Are you excited for a chance to win the Jasper Sweater pattern from Paprika Patterns? Be sure to link up your Fabulous Fall creation for your chance to win.
I love the Jasper Sweater pattern. I’m a sucker for a cowl neck, the hoody version has an interesting asymmetry at the neckline, princess seams are for everybody, and welt pockets make you look like a sewing super star. Now, I rarely make a pattern twice and this is my third Jasper, so you know I’m a true fan.
For my dress version, I picked up this quilted knit jacquard in a royal blue from Fabric Mart. The fabric did not have as much body as I was hoping for in my fall/winter dress, so my solution was to underline the bodice with an interlock knit from my stash. The jacquard doesn’t hold a press, so I omitted the welt pockets.
The underlining worked perfectly to give me the warmth I was wanting. This Jasper dress is going to work nicely for fall’s cool days and easily worn through the winter with tights or leggings.
I came across this vintage zipper from my grandmother in my stash and thought I’d use it as an exposed zipper in a project. I was drifting off to sleep, often when inspiration hits me, when I thought about pairing it with this cotton sateen I saw at Joann fabrics.
I was hoping this knit red top would be a natural outfit, but meh, I’m liking it much better with this blue blouse.
I’ve sewn up Simplicity 2451 view B in the past and really like how it fits me, so I chose view D feeling confident on a good fit. I had to lengthen the back darts an additional 3/8in for a better fit, but nothing else needed alteration.
A couple new techniques for me on this skirt. I sewed the exposed zipper using this tutorial from Pattern Runway as a guide, next time I might try to figure out how to encase the end of the zipper tape for a nicer interior finish. I also used a stretch lace hem tape for the first time. I wanted to avoid the bulk of a double folded hem and keep as much length as I could. The tape worked perfectly.
Overall I’m pretty pleased with my Orange Zip skirt. The fit at the waistline and hips is spot on. On the down side, the cotton sateen is a bit stiff at the front pleats and poofs out a bit more than I’d like, but that’s not going to stop me from wearing it.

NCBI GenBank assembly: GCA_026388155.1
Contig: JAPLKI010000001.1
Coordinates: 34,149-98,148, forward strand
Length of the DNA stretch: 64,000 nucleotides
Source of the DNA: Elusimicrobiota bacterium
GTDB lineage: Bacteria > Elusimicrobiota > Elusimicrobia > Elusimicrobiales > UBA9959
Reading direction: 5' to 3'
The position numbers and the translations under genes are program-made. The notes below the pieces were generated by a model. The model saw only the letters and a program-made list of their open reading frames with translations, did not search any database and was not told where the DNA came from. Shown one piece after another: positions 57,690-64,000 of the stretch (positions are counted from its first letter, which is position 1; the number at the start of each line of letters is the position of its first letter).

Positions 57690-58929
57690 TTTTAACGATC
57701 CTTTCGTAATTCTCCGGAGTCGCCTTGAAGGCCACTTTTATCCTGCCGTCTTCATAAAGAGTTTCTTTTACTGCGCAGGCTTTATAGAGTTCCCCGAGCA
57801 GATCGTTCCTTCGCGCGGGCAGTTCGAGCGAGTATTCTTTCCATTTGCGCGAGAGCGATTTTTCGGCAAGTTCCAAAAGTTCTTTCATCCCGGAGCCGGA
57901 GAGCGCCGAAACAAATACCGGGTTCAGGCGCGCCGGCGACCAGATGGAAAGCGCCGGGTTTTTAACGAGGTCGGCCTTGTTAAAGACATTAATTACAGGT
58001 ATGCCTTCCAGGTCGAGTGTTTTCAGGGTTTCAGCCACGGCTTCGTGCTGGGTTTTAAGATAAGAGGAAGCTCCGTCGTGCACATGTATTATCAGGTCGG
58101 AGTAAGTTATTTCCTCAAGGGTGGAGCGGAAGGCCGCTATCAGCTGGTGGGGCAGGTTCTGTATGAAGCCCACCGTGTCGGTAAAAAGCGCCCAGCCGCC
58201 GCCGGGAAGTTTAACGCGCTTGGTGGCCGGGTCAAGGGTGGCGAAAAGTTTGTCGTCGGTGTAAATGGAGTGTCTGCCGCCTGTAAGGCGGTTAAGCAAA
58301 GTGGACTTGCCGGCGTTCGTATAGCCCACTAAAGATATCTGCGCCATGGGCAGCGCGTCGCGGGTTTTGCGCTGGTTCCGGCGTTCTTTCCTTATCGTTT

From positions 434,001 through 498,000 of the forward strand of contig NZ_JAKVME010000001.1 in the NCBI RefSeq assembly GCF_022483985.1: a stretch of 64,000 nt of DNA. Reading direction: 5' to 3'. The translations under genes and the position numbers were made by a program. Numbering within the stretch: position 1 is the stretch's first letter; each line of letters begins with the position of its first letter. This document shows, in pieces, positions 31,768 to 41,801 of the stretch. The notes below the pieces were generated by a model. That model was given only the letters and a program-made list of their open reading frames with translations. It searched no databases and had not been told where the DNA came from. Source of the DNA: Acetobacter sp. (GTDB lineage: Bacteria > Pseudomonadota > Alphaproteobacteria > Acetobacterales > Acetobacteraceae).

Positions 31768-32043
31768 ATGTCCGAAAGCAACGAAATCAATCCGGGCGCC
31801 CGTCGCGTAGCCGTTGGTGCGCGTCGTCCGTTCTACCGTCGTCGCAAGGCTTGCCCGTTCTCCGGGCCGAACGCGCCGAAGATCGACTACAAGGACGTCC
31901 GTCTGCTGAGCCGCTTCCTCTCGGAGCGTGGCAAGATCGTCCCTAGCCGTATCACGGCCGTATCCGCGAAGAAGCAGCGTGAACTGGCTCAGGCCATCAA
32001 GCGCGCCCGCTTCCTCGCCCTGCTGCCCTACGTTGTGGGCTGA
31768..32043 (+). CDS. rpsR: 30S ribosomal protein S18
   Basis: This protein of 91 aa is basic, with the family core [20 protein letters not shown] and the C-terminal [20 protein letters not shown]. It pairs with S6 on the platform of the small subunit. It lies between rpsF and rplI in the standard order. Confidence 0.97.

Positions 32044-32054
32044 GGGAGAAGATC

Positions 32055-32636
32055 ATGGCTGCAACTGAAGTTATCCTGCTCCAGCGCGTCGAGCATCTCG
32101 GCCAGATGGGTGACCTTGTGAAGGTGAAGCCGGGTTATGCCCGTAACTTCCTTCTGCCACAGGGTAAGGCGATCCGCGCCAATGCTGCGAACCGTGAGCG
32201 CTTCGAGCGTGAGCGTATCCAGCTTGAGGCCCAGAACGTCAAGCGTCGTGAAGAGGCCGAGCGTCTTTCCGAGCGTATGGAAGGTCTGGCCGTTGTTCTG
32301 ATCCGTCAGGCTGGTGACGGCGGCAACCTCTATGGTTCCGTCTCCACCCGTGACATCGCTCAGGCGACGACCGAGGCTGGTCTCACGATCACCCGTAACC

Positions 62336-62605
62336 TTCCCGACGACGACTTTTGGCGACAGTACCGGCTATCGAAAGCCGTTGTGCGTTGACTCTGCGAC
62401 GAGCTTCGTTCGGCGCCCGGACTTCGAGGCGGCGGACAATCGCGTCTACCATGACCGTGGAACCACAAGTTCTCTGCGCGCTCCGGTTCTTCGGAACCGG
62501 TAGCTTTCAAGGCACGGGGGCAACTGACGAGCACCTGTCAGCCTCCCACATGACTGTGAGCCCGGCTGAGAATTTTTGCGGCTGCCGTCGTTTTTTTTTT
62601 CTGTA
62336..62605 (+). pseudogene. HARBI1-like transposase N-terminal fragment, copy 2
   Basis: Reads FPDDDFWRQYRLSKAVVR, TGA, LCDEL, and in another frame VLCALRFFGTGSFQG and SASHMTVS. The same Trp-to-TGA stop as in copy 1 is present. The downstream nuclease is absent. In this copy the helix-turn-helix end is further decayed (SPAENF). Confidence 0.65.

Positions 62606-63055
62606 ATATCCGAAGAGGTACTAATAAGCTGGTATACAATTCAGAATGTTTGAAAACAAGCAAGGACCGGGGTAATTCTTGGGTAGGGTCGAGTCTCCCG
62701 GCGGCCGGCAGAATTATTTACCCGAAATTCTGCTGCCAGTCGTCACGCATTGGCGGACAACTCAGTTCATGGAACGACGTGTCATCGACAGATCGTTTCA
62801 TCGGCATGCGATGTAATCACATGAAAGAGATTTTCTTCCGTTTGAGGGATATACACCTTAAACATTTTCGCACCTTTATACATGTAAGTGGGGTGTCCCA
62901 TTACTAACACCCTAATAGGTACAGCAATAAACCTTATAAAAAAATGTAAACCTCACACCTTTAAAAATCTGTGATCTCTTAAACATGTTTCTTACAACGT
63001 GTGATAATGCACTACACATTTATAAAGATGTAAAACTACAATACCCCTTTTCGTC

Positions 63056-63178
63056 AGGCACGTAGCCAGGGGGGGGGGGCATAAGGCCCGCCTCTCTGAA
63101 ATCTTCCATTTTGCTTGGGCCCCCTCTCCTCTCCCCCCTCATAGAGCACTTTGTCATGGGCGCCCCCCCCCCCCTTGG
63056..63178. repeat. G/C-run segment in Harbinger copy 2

Here’s to more stash busting. I used a pattern, zipper, and hem tape from my stash.
Simplicity 2451 View D should take you about 2.75 hours to complete.
Theres nothing like purple to make me happy and to help break out of the basic colors I’ve been using to build my Core Wardrobe. The first of much more color to come for Spring and Summer, is my version of the Rose Tshirt from Blank Slate Patterns.
The gathering at the front adds some nice ease through the body without making it baggy and I did not need to size up at the hips like usual.
Great pattern for a little stash busting of those quilting cottons I haven’t touched in a while.
The contrast options at the neckline draw the eye up and away from the tummy and hips.
I like inserting sleeves flat.
Theres a full facing on the front to cover up all those seams.
The pattern can easily be made into a dress with just a little grading for the hip/thigh. (The pattern has been re-released to include a dress option)
The seams at the front of the arm scythe are pretty bulky with three layers there. I’d recommend using a lighter weight fabric for the front facing to reduce the bulk.
The arm scythe at the front curves in toward the center front a bit and causes some pulling. I’m not going to spend time to adjust the pattern as I’m only planning to use this pattern again for a sleeveless version.
I determined that the triangle shape marking on pattern piece#6 needs to be moved by 1in down toward the center front to make the two front pieces #6 and #5 line up correctly. I purchased my pattern from a store, perhaps the PDF versions in the Blank Slate Patterns webstore have been corrected.
Go down a size if you’re between sizes. I’m a 35.5in bust and the small sized for up to a 35in bust has enough ease for me.
Understitch the facing around the neckline to prevent rolling, before top-stitching the front facing below the front yoke.
Use a lighter weight fabric for the front facing if possible, this will decrease bulk at the arm seams. Alternately, grade the seam allowances if you’re not using a serger.
Check your pattern pieces.
Lay out your front yoke pieces as demonstrated in the instructions to help keep track of what goes where.
I use stay tape at my shoulder seams when sewing with knits.
The Rose Tshirt takes about 3.25 hours to complete.
The warmth is still a ways off for us, but that’s why we take vacations right? In honor of warm vacations to come and because I just need/want to focus on spring and summer Core Wardrobe pieces I’m trying a pattern out of my stash. McCalls 6559.
I found this striped knit, in my Core colors, in the Joanns red tag section. It was pretty stiff feeling, but at $2.5/yd I thought it would make a good beach cover up and give me some practice matching stripes. To my surprise, it softened up nicely after washing. Now I have a nice striped dress for summer, bonus!